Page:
I have been in a fallow season of late – a resting season. My novel is done (for now – honestly is it ever done?), and I am resisting the mighty temptation to begin work on a sequel. It’s too early for a sequel; the novel itself needs some time to cool down before edits and more revisions. Things could change, even slightly, and shake the ground on which a sequel is built, so… there are plenty of reasons for resisting. Once in a while, I do give in because I need to be with my characters again, and I need to explore ideas about where they’re headed. There are worse sins, I suppose. In the end, if I’m writing, that is progress enough. A summer of intensive writing and rewriting has left my creative well unusually dry; sometimes I need to test the levels, give the water a taste and leave it alone.
On the days where the nascent sequel doesn’t call me I struggle. For years, I’ve told myself, “Now is the perfect time to write a short story.” It might be, but while I have ideas aplenty, I generally run away from them. I resolve to change that this season week by week y 1.) actually reading more short fiction, and 2.) allowing myself to write some really awful, unreadable stuff. This is not going to be easy. Yet, I want to do it. I know I can. I have to constantly remind myself that I have a short story published. One little story, but it’s mine.
In the midst of indecision and little nagging fears, I took myself on an artist date. I walked around Michael’s for quite sometime, pondering the birthday money in my pocket like a little girl in a toy shop. I looked at the cardstock and the craft paper. I stared at calligraphy inks and imagined myself creating beautiful word art with the proper materials – new nibs and dip pens and a bottle of ink. Pricey, but worth it, right? In the end, however, I was drawn, perhaps inevitably, to the embroidery floss.
Nothing brings me joy like embroidery floss, although it has been years since I stitched on cloth or followed a pattern. When I was a girl, I was turned onto cross-stitch embroidery by an American Girl craft kit (Felicity) which featured a sampler. From there, I tried other patterns and then started making my own, growing tired of the near-sighted way cross-stitch presents a picture. Recently, I’ve taken to using embroidery floss for handmade cards, learning which stitches work on cardstock and which leave big, gaping holes.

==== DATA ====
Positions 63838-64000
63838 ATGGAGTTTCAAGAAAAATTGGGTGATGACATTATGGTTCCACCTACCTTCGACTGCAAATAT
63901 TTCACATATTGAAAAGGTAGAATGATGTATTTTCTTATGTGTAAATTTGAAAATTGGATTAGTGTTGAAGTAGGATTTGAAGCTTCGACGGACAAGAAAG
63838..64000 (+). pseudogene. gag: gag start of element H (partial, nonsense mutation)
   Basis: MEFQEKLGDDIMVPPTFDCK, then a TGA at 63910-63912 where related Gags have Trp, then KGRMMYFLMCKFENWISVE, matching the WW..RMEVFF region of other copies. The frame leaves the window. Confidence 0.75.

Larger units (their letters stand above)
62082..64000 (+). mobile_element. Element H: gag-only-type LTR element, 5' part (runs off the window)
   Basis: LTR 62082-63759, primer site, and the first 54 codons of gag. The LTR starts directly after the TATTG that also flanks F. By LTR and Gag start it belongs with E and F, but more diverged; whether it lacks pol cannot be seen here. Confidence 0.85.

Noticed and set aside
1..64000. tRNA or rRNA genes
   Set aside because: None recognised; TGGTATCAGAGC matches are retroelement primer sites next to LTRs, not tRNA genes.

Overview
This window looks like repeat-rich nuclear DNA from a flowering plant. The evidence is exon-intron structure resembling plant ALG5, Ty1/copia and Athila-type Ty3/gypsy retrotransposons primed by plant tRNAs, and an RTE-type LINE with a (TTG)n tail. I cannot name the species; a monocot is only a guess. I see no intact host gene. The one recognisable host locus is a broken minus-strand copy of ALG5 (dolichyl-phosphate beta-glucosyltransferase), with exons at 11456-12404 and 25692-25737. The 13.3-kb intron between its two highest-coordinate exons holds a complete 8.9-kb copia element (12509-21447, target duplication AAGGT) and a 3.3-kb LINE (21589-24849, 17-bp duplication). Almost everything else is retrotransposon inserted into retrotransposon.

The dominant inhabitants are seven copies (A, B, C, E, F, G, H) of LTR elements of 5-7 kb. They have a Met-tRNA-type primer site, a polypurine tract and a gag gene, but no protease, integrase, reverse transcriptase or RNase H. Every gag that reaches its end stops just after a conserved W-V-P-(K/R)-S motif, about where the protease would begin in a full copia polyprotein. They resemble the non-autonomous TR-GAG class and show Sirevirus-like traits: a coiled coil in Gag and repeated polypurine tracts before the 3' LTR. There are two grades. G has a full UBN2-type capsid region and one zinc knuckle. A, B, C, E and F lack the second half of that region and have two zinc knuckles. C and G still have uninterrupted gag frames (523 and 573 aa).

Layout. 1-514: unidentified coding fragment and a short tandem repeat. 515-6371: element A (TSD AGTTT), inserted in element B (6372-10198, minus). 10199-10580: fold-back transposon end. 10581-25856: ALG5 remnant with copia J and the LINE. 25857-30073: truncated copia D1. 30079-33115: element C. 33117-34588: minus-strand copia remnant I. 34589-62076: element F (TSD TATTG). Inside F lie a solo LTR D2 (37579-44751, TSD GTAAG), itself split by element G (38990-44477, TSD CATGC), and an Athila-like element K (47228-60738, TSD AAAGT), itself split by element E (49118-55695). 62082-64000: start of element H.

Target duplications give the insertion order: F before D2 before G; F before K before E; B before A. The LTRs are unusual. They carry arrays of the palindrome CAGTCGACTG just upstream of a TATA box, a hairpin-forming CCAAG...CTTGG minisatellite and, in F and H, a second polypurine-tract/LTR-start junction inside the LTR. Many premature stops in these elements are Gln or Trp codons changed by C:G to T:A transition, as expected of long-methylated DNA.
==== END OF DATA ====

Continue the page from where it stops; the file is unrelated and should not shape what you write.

But there’s embroidery floss itself. I am drawn in by color – light and dark across the spectrum. The day in Michael’s, I knew that it was the floss I wanted, not the calligraphy supplies. I took up handfuls of blue and terra cotta and coral and deep goldenrod. I had no idea what I’d do with them, but had to have them and imagining the possibilities lifted me out of a creative rut that night. These little twists of thread hold the same potential for me as ink and paper and words.
The plain truth is that I am not writing as I’m used to, as I want to. There is a void that morning pages can’t fill right now, and until I get my head around this short-story thing there are other ways to channel my energy. There are ways to be restfully creative while the levels in the well continue to normalize. This just happens to be my tendency. Words are so natural to me, but I’m also drawn to pictures and scapes, photographs and colors. Lost in these things, I somehow inexplicably find my way back to words again.
Words are beautiful. I love them. I collect them. I savor them like fine, rare wine. But they’re also challenging, and scare me a little. Sometimes they do not behave as I’d like them to. Sometimes there is no translation between what I feel or see in my mind and what ultimately gets written down. I want to write carefully. I want everything I write on this blog, in my novels, in my stories to have meaning, to be thoughtful. It takes me a little longer than other writers, but no one is keeping score.
Except the words, perhaps. Not the quantity, of course, but the quality. Do they have color? Do they have texture? Which stitch forms their structure? I am queen of mixing metaphors, but sometimes… you can’t create something new without breaking a few rules and seeing what comes out of strange and light-hearted ideas.
I am going to stitch something new on cardstock now, my awl and needle and floss at the ready. The words will come later.